Few things are as fundamental to our national – and personal – understanding of what it means to be an American as the right to speak freely, to publicly assemble, and to petition our government for redress of the things that matter most to us. Protected by the First Amendment, and hallowed by more than 200 years of cherished history, those freedoms run to the depths of the American soul – and yet are being challenged, daily, in courtrooms all over this country.
Three particular instances from the last few weeks illustrate the crucial part Alliance Defending Freedom attorneys continue to play in defending this freedom … and the challenges we face as we stand on behalf of individuals like you and your family throughout the nation.
Recent events in Houston – where that city’s leaders put into effect a law allowing members of each sex access to the other gender’s public restrooms, despite public safety concerns and overwhelming opposition from local citizens – have prompted other officials in other communities around the country to consider passing similar measures. Thankfully, many, from Anchorage, Alaska to Fayetteville, Arkansas and Jacksonville, Florida have chosen not to do so.
Whether the civic leaders of Glendale, Arizona – soon to play host to this year’s Super Bowl – will have the same courage to resist such demands remains to be seen. Under political pressure from activist groups ONE Community and Human Rights Campaign, city officials have been mulling their own restroom measure. They temporarily postponed a formal decision in a meeting earlier this month, citing the need to learn more about the issue. ADF Senior Legal Counsel Erik Stanley, himself a resident of Glendale, has written a formal letter to the city council, encouraging members not to repeat Houston’s error by circumventing a public vote on the ordinance.
“Citizens should always have a say on laws that could greatly affect them and their families,” says Stanley. “The Glendale City Council was right not to pass this ordinance without taking into account the concerns of its citizens and the serious ramifications for religious freedom. Other cities in the nation have found such ordinances unnecessary, and we hope Glendale will reach the same conclusion after further research.” The council will reconsider the issue on January 27.
But it’s not just government officials who are exerting themselves to censor public speech and community action. In Montgomery, Pennsylvania, the owners of a sexually-oriented business recently took legal action to block Christian sidewalk counselors outside their facility. Representatives of “The King’s Men,” a Christian non-profit organization dedicated to developing men as “leaders, protectors, and providers,” began initiating conversations with people on the public sidewalk outside a local porn shop and on adjoining private property (with the owner’s permission).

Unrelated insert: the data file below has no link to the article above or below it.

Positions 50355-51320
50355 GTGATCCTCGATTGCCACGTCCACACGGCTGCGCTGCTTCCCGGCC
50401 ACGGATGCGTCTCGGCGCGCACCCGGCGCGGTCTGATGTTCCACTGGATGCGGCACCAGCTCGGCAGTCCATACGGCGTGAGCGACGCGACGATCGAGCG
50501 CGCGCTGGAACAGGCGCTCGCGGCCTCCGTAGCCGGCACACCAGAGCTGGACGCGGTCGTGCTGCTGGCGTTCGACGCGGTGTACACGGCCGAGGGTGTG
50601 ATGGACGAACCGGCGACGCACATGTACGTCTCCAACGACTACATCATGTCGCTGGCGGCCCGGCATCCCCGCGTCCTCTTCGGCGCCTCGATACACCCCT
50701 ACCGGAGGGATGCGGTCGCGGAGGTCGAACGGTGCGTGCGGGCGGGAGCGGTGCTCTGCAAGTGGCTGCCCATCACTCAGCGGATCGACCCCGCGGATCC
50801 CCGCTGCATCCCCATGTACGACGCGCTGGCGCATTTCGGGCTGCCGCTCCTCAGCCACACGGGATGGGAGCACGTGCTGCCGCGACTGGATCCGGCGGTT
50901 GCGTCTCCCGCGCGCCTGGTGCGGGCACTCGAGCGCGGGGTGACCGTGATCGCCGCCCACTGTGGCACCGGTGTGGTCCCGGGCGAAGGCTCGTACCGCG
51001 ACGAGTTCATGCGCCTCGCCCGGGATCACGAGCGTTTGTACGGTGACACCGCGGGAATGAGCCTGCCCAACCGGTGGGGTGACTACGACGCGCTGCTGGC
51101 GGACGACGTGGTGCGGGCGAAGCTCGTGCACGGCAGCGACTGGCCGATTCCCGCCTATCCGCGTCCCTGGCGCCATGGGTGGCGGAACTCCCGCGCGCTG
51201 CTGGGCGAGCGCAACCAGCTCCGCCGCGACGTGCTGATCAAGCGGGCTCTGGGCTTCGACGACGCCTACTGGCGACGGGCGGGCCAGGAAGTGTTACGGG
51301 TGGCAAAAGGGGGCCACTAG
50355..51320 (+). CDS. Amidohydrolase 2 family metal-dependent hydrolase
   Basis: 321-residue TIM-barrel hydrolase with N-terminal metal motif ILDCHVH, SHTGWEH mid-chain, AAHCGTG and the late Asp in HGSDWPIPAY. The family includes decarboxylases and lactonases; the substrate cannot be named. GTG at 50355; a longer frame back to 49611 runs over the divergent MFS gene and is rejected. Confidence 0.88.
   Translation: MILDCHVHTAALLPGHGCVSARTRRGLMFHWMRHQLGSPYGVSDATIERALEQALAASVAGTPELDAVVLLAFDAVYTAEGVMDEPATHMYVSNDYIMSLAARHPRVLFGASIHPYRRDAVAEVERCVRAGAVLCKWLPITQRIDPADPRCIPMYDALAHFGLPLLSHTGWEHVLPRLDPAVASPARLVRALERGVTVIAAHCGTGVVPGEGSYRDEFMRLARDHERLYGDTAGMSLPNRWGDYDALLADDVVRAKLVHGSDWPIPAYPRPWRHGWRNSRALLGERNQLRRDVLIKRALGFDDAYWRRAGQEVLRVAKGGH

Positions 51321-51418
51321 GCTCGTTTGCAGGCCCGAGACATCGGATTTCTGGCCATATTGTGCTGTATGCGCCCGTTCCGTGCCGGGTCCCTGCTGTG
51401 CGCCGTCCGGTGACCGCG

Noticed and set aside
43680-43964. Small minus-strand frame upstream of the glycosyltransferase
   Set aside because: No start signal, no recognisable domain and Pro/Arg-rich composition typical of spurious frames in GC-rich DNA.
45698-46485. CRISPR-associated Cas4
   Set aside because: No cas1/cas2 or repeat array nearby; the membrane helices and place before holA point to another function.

When police refused to interfere in what the counselors were doing, the corporate owners of the shop filed a lawsuit, which a federal court dismissed earlier this month.
“This is not only a victory for The King’s Men, but for all Americans who cherish our freedom to speak on matters of public concern without the fear of being censored,” says Independence Law Center attorney Randall Wenger, who – along with lead counsel Jeff Conrad and attorney Emily Bell – is among the more than 2,500 private attorneys allied with ADF. “Americans should not have to stand trial for exercising their freedom of speech in a public area.”
Fired For Faith
And yet, in Atlanta, one of that city’s most acclaimed public servants is being punished for exactly that. Former Fire Chief Kelvin Cochran was fired by the City of Atlanta after Cochran published a Christian book that included, in one chapter, a statement of the biblical teaching that sex is reserved exclusively for marriage, the union of one man and one woman.
When a group of activists expressed outrage at that statement, government officials suspended Cochran for 30 days, required him to complete a mandated conformity program, and ordered an investigation. Although the investigators found Cochran not guilty of discrimination (and despite the fact that the city had given him permission to publish the book) he was fired anyway – citing, with incredible irony, the need to tolerate diverse views.
“The city fired him for nothing other than his faith, and that’s not constitutional,” says ADF Senior Counsel Kevin Theriot, one of our staff and allied attorneys now representing Cochran “We are currently assessing the legal options available to vindicate his rights to free speech and free exercise of religion.”
Please be in prayer for these cases, and so many like them unfolding even now all over the country, with far-reaching implications for your own family’s religious liberty and freedom of speech. May God give us grace to preserve these precious freedoms – and wisdom to use them for His glory.